Global Earnings Revisions Collapse: When Bad News Is Good NewsTopDownCharts
I’ve seen a few charts floating around on global earnings revisions, and this is certainly something we track. As you might expect, we take a unique angle on this, and the chart in focus today presents a particularly unique indicator on global earnings revisions trends – and what it means for stocks.
Today’s chart comes from a report on the outlook for Global Equities, which covered market breadth, valuations, earnings, and sentiment indicators.
Simply, the chart shows a total global collapse in earnings revisions.
Onto the detail. What we’ve got here is the breadth of earnings revisions momentum across the 45 countries we monitor. Specifically the proportion of countries whose earnings momentum score (combination of the earnings revisions ratio and short-term percent change in consensus earnings), is positive. So as you can see this indicator dropped to 0% in 2009, and was close to 100% in the boom years.
Basically this indicator tells you how healthy the global corporate earnings picture is… or does it? The indicator is built off of consensus earnings estimates from the Refinitiv I/B/E/S dataset (the gold standard for consensus forward earnings), but where these numbers ultimately come from is the estimates of analysts, and analysts are people… and as all good students of the market know, people are prone to swings in sentiment; often becoming too pessimistic at the trough in the cycle, and too optimistic at the peak of the cycle.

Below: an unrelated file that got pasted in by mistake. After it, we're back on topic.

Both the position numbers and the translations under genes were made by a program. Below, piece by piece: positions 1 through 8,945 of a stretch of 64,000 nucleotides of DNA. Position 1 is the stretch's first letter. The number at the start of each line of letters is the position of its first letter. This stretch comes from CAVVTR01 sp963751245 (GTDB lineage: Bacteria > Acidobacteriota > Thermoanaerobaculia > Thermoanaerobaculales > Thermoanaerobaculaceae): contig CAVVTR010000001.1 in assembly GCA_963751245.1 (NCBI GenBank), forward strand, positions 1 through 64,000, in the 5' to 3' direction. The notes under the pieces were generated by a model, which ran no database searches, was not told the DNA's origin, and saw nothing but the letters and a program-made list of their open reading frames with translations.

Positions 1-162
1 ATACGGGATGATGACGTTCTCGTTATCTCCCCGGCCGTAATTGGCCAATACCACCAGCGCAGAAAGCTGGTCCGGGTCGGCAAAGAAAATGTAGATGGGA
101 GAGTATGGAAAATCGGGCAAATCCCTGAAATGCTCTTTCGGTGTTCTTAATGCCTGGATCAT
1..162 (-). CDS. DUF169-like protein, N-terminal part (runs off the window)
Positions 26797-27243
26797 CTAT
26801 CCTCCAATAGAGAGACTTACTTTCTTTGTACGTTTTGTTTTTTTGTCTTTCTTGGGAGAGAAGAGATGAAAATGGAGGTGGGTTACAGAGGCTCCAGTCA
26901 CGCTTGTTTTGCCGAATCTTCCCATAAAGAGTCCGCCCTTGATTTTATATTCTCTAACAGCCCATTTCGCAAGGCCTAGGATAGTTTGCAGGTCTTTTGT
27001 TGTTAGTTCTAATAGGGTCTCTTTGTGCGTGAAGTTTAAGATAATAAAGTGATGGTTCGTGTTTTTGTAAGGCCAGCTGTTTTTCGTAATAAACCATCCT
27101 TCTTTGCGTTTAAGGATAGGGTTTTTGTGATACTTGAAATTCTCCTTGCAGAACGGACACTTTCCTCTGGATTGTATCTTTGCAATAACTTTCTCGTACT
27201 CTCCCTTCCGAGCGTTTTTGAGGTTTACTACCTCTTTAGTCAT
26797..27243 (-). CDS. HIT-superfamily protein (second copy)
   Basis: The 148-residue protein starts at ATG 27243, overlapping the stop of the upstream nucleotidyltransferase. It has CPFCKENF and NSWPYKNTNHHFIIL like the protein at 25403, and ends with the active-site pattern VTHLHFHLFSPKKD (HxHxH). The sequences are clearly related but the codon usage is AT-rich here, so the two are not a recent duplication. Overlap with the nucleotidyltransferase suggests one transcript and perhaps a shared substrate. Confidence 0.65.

This understanding is important, and a glance at the chart shows how this plays out in practice. Take a look at the other times global earnings momentum breadth collapsed from a high level (e.g. 1998, 2002, 2009, 2012, 2016) – with the exception of 2002 (which was a little early), these were all major market bottoms. Hence my claim in the title that bad news may be good news.
So while a collapse in global earnings revisions momentum may sound like a bad thing, from a contrarian sentiment signal standpoint it could actually turn out to be a key bullish signal for global equities.
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Article by Top Down Charts